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DanOliver

Member Since 18 May 2013
OFFLINE Last Active Aug 3 2018 3:37 PM

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In Topic: Designing a cartridge that supports 100% C/C++ game development

Sun Jun 4, 2017 11:27 AM

Problem with open-sourcing the designs is people will bootleg the games. Krikzz has a very big problem with counterfeit Chinese Everdrives on eBay. He releases a firmware update then fans cry foul when they attempt to flash the bootleg copies and it bricks the device. Fortunately for all intents the Atari never existed in the far East so stuff like the Harmony/Melody boards have fallen under the radar. Same with AtariMax and others. Guys devolping these hardware devices did so at great expense and from their own pockets, so it is reasonable they expect to profit a little bit from them, and unreasonable that Dan wants to create his own supply. Dan Oliver will have to reinvent the wheel to some extent if he intends to develop a competing product, or agree to license terms if he uses Melody.

 

Outright cloning the Harmony design would be a dick move IMO but nothing stopping him or anyone else. There is no data encryption in the design. A cloned duplicate could easily be fabricated by cracking open a game, determining the bill of materials, and using a multimeter to trace the PCB, then using a software to reconstruct the layout. Then it's a matter of dumping and flashing the game + BIOS.

 

@Dan, if I could give you one piece of advice, it would be to produce a working game prototype (just a ROM developed using Harmony/Stella would be acceptible, or upload a gameplay video if you don't want it stolen) to prove yourself as a developer, then hardware people like Albert, CPUWIZ, Batari, et al might be more receptive to work with you. Do not attempt to "bootleg" the Melody. AtariAge is 90% of your market so you cannot risk a community boycott on your games.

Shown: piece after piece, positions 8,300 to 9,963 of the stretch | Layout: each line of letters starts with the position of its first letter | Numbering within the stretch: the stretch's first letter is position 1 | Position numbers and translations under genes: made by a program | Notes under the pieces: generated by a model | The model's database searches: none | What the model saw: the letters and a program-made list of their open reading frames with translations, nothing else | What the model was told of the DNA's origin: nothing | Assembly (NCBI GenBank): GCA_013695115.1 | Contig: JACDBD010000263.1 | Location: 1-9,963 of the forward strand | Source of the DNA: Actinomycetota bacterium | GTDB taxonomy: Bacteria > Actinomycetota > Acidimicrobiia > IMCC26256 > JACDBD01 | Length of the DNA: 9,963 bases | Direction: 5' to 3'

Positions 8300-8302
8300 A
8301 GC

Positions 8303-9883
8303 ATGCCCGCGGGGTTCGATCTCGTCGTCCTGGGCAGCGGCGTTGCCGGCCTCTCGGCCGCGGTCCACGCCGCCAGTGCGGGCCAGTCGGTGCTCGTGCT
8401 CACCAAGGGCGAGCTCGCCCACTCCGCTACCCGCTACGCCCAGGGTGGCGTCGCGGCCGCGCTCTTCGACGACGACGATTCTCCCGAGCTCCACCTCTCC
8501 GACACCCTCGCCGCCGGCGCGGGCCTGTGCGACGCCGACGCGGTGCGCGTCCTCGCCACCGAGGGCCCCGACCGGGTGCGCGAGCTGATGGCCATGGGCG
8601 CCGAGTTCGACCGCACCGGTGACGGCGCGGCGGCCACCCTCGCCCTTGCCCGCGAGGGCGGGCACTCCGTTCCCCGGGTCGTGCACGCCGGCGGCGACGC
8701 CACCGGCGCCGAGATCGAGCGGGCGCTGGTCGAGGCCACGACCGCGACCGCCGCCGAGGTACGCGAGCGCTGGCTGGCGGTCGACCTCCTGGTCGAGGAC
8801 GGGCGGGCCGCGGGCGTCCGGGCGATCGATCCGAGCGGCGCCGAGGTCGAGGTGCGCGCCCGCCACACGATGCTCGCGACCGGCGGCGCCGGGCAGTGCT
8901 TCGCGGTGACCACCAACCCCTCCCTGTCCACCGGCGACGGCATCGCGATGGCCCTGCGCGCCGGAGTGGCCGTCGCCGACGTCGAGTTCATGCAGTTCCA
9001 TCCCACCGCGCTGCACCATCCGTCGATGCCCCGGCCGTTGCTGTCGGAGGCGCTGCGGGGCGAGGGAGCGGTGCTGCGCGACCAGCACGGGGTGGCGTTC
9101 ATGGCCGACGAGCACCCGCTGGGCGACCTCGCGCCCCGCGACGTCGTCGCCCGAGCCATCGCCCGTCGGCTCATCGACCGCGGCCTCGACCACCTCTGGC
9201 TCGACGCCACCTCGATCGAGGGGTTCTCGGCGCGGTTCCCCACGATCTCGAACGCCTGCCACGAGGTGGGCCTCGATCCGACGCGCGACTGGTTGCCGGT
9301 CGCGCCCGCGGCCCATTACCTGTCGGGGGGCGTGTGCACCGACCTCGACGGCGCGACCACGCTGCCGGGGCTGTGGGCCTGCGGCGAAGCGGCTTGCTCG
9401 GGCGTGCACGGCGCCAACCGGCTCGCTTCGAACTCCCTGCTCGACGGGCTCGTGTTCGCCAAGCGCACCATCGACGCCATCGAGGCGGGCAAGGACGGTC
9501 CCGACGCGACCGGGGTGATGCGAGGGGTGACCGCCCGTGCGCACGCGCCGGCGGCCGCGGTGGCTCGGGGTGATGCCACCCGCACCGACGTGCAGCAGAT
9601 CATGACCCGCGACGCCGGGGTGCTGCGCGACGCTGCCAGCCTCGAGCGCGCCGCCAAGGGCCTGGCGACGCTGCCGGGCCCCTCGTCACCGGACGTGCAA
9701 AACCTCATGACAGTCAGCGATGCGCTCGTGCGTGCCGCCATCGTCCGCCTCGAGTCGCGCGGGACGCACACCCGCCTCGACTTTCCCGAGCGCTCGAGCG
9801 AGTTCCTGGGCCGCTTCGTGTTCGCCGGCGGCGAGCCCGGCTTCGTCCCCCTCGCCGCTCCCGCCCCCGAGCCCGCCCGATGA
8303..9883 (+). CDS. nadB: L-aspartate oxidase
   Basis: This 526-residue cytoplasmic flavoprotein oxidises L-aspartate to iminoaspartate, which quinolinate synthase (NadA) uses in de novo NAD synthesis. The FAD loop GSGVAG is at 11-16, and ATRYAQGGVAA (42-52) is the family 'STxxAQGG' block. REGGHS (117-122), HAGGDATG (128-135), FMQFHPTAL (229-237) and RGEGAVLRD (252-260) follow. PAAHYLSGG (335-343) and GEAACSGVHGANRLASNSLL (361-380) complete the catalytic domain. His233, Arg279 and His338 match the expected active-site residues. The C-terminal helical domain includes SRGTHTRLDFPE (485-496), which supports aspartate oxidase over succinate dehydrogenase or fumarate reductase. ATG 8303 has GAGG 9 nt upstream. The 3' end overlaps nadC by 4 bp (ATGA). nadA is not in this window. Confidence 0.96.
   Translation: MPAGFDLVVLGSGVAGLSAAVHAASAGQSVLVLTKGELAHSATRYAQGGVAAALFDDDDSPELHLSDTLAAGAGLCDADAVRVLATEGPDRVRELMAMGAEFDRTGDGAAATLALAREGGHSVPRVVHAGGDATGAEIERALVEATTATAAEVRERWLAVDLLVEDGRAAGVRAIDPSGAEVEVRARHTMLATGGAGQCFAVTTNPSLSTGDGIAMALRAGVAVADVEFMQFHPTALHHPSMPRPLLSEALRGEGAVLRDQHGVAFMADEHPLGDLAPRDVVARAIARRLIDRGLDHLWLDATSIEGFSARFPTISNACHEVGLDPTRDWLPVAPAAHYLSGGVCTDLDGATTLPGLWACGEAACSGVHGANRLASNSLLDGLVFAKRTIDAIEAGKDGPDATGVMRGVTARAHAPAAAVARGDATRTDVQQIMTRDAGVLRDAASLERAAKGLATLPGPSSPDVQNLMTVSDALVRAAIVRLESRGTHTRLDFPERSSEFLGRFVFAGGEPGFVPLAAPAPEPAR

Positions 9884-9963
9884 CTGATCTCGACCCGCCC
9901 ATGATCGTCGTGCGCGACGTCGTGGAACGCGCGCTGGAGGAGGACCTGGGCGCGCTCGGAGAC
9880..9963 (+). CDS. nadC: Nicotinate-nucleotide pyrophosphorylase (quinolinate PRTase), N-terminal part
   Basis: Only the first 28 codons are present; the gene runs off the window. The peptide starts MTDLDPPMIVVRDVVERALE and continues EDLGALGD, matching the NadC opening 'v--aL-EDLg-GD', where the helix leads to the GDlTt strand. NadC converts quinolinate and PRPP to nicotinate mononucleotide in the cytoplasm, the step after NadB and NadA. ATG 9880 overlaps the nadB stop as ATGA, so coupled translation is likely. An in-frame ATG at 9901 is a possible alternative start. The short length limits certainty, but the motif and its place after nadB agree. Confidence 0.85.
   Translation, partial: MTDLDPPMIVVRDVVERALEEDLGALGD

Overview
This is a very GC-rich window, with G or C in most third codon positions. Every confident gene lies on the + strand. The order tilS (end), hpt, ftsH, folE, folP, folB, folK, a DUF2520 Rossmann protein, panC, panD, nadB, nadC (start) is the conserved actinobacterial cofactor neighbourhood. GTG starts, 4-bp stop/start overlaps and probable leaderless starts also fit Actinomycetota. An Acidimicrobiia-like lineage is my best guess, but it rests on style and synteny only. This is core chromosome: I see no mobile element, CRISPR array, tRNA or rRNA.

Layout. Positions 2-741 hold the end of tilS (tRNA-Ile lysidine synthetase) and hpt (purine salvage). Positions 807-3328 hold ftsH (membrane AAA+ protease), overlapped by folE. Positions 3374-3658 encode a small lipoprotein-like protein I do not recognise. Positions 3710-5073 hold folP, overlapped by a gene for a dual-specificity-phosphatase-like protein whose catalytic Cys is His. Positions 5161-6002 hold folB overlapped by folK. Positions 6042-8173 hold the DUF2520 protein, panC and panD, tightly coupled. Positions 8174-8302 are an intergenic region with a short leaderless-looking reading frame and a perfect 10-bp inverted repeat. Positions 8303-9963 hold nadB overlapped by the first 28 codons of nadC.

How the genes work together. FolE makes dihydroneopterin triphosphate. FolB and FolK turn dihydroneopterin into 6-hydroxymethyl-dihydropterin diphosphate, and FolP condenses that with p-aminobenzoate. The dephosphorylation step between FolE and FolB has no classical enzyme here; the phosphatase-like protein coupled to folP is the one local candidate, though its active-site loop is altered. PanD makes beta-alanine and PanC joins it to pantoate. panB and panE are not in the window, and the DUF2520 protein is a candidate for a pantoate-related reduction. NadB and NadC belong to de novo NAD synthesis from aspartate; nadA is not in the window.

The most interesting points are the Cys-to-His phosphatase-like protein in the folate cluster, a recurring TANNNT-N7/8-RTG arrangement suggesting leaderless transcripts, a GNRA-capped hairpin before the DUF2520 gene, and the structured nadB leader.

Wow, I'm a bootlegger now. I guess it doesn't matter that I said ripping off Melody isn't a viable option, that a large part of the community would likely boycott (pretty sure I used the same words as you...but I 'm a bootlegger. More fun to read just the parts.

 

To prove myself as a developer...an interesting idea. I should consider that. Yes, and then the owners of Melody might consider working with me. Great advice if I were a veal calf.

 

Please excuse me from this discussion.


In Topic: Designing a cartridge that supports 100% C/C++ game development

Sat Jun 3, 2017 6:42 AM

My goodness. The very last thing I would ever try is to convince anyone is that such things are possible. I don't know why anyone would have the need to try and convince me that such things are impossible. I do understand why people would try and convince themselves.

 

But, just looking at the ballpark numbers...

 

Cost of cart, box, manual say $10.

Sales price of game $75.

Profit $65

Units sold: 150

Gross profit $9750

Development time: 6 weeks

8 games released per year gross profit: $78,000